Reading up on this subject got me to thinking: If DNA undergoes damage and repair at transcription time (when genes are being expressed), shouldn't highly expressed genes differ in mutation rate from rarely expressed genes? (But, in which direction?) Also: Does one strand of highly expressed DNA (the strand that gets transcribed) mutate or repair at a different rate than the other strand?
We know that in most organisms, there is quite an elaborate repair apparatus dedicated to fixing DNA glitches at transcription time. (This is the so-called Transcription Coupled Repair System.) We also know that the TCRS has a preference for the template strand of DNA, just as RNA polymerase does. In fact, it's when RNA polymerase stalls at the site of a thymine dimer (or other major DNA defect) that TCRS kicks into action. Stalled RNAP is the trigger mechanism for TCRS.
But TCRS isn't the only repair option for DNA at transcription time. I've written before about the Archaeal Ogg1 enzyme (which detects and snips out oxidized guanine residues from DNA). The Ogg1 system is a much simpler Base Excision Repair system, fundamentally low-tech compared to the heavy-duty TCRS mechanism. The latter involves nucleotide-excision repair (NER), which means cutting sugars (deoxyribose) out of the DNA backbone and replacement of a whole section of DNA (at great energy cost). BER just snips bases and leaves the underlying sugar(s) in place.
Being a fan of desktop science, I wanted to see if I couldn't devise an experiment of my own to shed light on the question: Does differential repair of DNA strands at transcription time lead to strand asymmetry in highly expressed genes?
|Purine content (y-axis) plotted against adenine-plus-thymine content for all genes of Methanococcus maripaludis. Each dot represents a gene. The red dots represent the most highly expressed genes. Click to enlarge.|
What we're looking at here is message-strand purine content (A+G) on the y-axis versus A+T content (which is a common phylogenetic metric, akin to G+C content) on the x-axis. As you know if you've been following this blog, I have used purine-vs.-AT plots quite successfully to uncover coding-region strand asymmetries. (See this post and/or this one for details.) The important thing to notice above is that while points tend to fall in a shotgun-blast centered roughly at x=0.66 and y=0.55, the Highly Expressed Genes (HEGs, in red) cover the upper left quadrant of the shotgun blast.
What does it mean? Consider the following. Of the four bases in DNA, guanine (G) is the most vulnerable to oxidative damage. When such damage is left uncorrected, it eventually results in a G-to-T transversion mutation. A large number of such mutations will cause overall A+T to increase (shifting points on the above graph to the right). If G-to-T transversions accumulate preferentially on one strand, the strand in question will see a reduction in purine content (as G, a purine, is replaced by T, a pyrimidine) while the other strand will see a corresponding increase in purine content (via the addition of adenines to pair with the new T's). Bottom line, if G-to-T transversions happen on the message strand, points in the above graph will move to the right and down. If they happen on the template (or transcribed) strand, points will move left and up. What we see in this graph is that HEGs have gone left and up.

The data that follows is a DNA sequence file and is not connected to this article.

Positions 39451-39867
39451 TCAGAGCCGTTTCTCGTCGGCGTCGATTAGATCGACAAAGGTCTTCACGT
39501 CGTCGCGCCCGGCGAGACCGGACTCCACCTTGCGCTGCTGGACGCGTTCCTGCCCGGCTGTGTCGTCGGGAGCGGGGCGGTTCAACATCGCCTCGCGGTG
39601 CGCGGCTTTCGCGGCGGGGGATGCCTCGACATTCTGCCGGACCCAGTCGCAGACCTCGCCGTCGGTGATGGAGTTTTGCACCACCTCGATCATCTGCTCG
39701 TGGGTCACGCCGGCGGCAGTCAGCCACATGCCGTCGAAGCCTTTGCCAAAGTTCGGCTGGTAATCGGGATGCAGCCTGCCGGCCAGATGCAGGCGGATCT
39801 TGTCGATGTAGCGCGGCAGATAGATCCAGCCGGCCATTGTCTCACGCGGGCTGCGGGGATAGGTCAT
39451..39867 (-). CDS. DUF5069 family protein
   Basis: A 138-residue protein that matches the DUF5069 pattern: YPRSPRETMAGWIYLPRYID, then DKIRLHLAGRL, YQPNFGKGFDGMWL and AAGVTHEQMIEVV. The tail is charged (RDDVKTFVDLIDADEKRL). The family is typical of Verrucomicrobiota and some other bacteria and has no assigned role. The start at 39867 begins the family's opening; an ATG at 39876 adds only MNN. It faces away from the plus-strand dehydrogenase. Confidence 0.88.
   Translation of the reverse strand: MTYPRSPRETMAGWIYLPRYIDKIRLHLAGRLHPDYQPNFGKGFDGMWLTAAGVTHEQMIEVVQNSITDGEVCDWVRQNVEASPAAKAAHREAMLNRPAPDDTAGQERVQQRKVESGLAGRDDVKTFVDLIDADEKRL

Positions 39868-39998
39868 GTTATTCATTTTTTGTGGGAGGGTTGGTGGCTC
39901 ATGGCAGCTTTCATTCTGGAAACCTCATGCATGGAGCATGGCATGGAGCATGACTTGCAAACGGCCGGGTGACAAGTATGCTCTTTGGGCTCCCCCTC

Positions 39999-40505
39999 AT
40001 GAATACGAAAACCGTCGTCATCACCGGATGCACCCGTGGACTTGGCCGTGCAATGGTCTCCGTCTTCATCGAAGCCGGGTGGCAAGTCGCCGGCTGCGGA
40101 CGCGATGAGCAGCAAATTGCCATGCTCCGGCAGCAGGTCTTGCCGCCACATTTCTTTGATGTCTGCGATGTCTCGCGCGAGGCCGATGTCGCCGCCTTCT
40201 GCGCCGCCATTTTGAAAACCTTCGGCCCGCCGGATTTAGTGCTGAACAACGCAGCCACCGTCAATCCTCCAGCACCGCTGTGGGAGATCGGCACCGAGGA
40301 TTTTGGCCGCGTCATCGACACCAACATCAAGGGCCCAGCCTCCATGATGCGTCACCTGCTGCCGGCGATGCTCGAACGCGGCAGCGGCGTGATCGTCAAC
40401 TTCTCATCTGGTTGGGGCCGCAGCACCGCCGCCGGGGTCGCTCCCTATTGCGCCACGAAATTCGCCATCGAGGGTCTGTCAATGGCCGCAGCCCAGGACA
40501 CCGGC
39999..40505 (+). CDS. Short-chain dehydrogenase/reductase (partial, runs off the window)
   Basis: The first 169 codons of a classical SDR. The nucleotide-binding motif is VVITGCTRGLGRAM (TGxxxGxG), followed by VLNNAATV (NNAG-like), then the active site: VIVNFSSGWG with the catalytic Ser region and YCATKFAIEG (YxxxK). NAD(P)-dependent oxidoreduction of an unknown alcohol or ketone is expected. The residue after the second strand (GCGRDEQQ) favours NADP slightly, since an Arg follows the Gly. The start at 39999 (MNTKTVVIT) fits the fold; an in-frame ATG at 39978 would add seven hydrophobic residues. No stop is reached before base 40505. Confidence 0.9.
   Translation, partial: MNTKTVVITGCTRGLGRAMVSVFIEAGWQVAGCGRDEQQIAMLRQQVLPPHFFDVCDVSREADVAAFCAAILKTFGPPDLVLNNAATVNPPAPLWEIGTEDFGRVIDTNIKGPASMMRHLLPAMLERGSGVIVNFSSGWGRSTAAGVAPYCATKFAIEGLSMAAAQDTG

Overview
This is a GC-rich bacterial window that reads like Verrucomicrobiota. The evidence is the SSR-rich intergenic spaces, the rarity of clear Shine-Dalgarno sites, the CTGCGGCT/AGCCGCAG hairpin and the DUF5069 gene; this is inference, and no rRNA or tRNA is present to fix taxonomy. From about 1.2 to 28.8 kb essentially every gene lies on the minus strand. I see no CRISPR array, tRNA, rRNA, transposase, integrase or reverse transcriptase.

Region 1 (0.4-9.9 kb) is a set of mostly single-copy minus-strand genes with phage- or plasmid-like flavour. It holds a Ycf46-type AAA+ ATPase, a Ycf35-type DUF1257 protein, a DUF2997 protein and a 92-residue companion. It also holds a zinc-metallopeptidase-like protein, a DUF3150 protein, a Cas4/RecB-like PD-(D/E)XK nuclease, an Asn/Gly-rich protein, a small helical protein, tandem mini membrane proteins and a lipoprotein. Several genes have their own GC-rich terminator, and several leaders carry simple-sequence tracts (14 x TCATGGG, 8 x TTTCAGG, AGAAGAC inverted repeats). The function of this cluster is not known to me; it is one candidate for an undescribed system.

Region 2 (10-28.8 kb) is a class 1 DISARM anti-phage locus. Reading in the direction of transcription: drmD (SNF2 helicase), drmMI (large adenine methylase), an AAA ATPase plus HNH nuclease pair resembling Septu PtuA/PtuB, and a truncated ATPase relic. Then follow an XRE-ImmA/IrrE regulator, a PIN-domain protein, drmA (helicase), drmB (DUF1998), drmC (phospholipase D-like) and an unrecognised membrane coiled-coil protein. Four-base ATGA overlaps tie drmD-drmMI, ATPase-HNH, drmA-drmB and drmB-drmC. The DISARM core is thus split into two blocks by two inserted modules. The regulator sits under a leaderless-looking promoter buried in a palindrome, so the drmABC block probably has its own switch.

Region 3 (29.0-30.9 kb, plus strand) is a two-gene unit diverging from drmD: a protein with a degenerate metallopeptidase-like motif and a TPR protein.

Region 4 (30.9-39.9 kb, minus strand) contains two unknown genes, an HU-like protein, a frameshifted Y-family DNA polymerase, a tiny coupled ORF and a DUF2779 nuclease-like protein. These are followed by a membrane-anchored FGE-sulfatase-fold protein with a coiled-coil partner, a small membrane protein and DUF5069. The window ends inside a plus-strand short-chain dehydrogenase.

The fact that highly expressed genes appear in the upper left quadrant of the distribution means that yes, differential repair is indeed (apparently) happening at transcription time; highly expressed genes are more intensively repaired; and the beneficiary of said repair(s), at least in M. maripaludis, is the message strand (also called the RNA-synonymous or non-transcribed strand) of DNA, which is where our sequence data come from, ultimately. A relative excess of unrepaired 8-oxoguanine on the template strand (or transcribed strand) means guanines are being replaced by thymines on that strand, and new adenines are showing up opposite the thymines, on the message strand, boosting A+G.
I don't know too many other explanations that are consistent with the above graph.
I hasten to add that one graph is just one graph. A single graph isn't enough to prove any kind of universal phenomenon. What we see here applies to Methanococcus maripaludis, an Archaeal anaerobe that may or may not share similarities (vis-a-vis DNA repair) with other organisms.